Inspection reports that take less work can be a great way for an organization to save time and money. Manufacturers have always been interested in being efficient, but during these uncertain times, it makes more sense than ever. 

Software vendors say that clients are increasingly asking about how much time the software will save, as many manufacturers have locations with fewer employees trying to do the same amount of work. It’s the age-old “do more with less” struggle. 

But it doesn’t have to be such a slog if you find the right approach. 

If you can spend less time doing something and get the same results, why not? (Witness the appeal of the four-hour workweek and nine-minute workouts.)

Rushing your critical inspections is obviously not the answer, however. In a range of industries, from aerospace to medical, quality cannot be hurried. Aerospace, for example, requires first article inspections that can be time-consuming depending on your process. 

Let’s take a closer look at the first article inspection process in order to understand what needs to be done. 

BSI explains it this way: “First Article Inspection (FAI) is an essential part of quality control in aerospace manufacturing. Its purpose is to provide objective evidence that all engineering design and specification requirements are properly understood, accounted for, verified, and documented. The standard that governs this is AS 9102, the Aerospace Standard for First Article Inspection Requirements. FAI ensures reliability and repeatability of the manufacturing process, as well as ensuring the manufacturer’s ability to produce parts according to customer specifications.”

According to Q-PLUS Labs, “First article inspection is an important component of successful manufacturing. The first article in production must be inspected, or measured, to determine whether it meets the engineering specifications. If it does not, corrective steps must be taken. These steps take time and money, which is why first article inspection must be quick and accurate.”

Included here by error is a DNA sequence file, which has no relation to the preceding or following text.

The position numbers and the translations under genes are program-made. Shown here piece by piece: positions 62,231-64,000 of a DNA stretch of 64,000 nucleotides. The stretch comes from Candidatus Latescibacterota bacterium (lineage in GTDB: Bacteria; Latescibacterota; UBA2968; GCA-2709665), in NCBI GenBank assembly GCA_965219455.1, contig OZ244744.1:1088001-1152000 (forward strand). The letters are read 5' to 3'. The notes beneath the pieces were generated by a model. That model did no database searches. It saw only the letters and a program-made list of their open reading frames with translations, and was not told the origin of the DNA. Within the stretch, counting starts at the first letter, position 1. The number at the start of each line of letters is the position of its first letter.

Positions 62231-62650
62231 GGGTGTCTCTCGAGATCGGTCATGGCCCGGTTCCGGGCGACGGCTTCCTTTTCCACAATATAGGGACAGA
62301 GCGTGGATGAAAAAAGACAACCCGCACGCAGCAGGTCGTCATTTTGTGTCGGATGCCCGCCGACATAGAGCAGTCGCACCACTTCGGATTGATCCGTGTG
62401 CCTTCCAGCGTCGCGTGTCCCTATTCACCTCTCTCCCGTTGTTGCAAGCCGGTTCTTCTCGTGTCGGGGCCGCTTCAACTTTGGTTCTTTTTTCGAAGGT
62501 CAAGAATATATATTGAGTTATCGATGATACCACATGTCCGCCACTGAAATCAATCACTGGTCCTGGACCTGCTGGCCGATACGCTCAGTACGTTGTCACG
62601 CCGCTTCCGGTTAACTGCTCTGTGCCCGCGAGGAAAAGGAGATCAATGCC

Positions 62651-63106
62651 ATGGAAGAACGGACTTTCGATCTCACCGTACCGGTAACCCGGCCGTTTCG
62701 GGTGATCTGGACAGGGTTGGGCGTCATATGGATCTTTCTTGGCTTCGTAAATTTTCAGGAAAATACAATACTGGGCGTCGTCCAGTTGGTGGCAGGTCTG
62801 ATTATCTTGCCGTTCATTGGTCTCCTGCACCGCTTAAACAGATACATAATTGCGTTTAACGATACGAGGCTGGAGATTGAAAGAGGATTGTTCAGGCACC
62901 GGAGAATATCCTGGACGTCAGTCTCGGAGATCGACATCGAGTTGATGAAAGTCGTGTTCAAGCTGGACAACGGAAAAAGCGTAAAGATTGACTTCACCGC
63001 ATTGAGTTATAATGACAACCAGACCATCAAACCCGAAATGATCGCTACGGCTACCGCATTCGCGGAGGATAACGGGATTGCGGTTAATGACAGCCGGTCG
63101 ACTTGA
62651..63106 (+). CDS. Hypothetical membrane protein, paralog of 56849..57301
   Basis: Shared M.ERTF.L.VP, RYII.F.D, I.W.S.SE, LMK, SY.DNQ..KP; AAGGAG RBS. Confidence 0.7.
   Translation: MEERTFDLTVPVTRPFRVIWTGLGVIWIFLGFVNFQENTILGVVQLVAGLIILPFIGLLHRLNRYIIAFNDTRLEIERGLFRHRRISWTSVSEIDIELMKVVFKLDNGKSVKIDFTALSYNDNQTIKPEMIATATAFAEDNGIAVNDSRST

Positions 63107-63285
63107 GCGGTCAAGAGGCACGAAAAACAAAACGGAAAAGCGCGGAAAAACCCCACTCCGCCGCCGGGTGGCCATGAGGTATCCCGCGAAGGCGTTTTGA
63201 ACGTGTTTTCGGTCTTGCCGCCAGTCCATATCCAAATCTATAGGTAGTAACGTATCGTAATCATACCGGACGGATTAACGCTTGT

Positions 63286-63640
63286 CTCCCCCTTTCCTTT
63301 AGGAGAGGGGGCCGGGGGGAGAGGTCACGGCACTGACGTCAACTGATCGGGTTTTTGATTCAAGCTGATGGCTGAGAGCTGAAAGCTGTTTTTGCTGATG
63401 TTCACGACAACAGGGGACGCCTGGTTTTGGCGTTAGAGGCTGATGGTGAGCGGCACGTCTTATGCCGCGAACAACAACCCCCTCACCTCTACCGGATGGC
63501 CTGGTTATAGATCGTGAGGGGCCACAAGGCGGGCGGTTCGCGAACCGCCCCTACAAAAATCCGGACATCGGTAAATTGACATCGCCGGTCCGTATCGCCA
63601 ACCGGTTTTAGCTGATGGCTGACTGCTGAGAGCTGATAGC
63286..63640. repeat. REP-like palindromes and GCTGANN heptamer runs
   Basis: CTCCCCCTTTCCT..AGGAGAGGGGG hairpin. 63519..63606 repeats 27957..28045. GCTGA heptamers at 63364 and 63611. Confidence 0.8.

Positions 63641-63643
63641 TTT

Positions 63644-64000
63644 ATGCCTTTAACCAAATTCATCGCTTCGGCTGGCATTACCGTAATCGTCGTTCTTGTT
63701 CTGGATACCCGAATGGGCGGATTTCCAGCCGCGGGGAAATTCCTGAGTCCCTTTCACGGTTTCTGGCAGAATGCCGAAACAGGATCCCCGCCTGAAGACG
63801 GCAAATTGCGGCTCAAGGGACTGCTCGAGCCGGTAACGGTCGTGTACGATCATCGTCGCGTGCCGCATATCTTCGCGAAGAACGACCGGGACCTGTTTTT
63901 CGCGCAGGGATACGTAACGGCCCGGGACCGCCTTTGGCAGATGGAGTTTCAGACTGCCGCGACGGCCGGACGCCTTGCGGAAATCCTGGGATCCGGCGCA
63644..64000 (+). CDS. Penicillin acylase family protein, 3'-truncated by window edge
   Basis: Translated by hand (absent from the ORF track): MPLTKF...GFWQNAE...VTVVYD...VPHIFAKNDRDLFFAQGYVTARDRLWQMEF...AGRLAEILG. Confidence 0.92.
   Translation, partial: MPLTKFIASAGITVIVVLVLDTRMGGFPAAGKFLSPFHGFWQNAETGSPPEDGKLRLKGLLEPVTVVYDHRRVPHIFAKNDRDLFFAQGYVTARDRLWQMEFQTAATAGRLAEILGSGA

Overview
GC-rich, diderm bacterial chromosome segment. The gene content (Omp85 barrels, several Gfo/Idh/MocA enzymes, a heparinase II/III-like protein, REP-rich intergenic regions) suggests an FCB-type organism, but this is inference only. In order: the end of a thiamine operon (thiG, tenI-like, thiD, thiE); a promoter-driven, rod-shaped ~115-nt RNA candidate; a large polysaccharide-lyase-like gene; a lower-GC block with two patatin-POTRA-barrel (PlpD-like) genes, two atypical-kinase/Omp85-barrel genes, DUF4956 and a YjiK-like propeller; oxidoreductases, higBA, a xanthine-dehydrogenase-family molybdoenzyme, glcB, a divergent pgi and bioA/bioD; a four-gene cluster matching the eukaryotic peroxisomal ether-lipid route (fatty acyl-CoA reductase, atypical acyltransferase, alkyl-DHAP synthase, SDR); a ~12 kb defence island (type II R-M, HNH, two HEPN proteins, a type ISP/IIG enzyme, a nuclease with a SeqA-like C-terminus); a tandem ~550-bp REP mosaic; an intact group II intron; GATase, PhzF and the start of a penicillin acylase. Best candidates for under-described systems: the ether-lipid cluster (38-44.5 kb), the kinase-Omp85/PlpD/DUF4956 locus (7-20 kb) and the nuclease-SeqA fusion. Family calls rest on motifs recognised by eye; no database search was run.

“Getting production right the first time does not always happen in manufacturing, but getting first article inspection right the first time is not only possible, but also essential.”

In other words, manufacturing a high-quality product from the start is always a good idea—rework has never been a time-saver—but inspection done right is also critical. 

When should these be done? According to Jesse Garant Metrology, “FAI reports are necessary when one of the following occur:

  • A change in design which can potentially affect fit, form or function
  • A change in manufacturing source, process, inspection method, location of manufacturer, tooling or materials
  • A change to a different media program that can potentially affect fit, form or function
  • Production of this part has not been executed for two years or more (or as specified by customer)” 

So clearly first article inspection is important. Speeding up the process is helpful as long as it doesn’t come at quality’s expense. How would a faster process happen? There are a few ways to go about it. The advantages, according to Space Coast Daily, include: increased efficiency, timely delivery, fewer mistakes, quality assurance, easy to handle, and cost-efficient. 

It boils down to the idea that doing a report right the first time helps streamline the process, prevent errors, and saves money on unnecessary labor costs. 

In terms of quality assurance, Space Coast Daily continues, “It is very easy to overlook one of the requirements during the first article inspection, but with the help of the FAI software, this doesn’t need to happen. It controls and helps reduce quality escapes, which happen because of ignoring or overlooking some of the requirements. This means that you won’t get as many FAI rejections, and your productivity will improve over time because the job is being done on time and it is being done properly.”

Let’s take a look at how this might work in practice. 

TECT Corp. is one company that has found immediate benefits in using first article inspection software. They currently serve the following markets: aerospace gas turbines, industrial gas and steam turbines, marine turbines, and space launch vehicles. As the company says, “Whether you’re powering a plane, rocket, train or boat, TECT Power has the turbine engine manufacturing support you need.” 

Quality is a serious matter in these industries—no one is going to be cavalier about quality during a space launch—and tight tolerances are critical. 

When the company began to do first article inspections, they found that the right software was invaluable. They ended up going with DISCUS, a decision they found helpful, as stated in a case study. “TECT Manufacturing now doesn’t have to wait for Quality to complete all of the necessary paperwork; it’s done within hours of receiving a completed process from Engineering. The ability to reuse AS9102-compliant data within a structured, yet flexible tool allows TECT to adapt the information to match their needs.”

Whatever solution you choose, it should help with your first article inspections. Even if your organization feels stretched to the limit, making smarter choices can help get things done.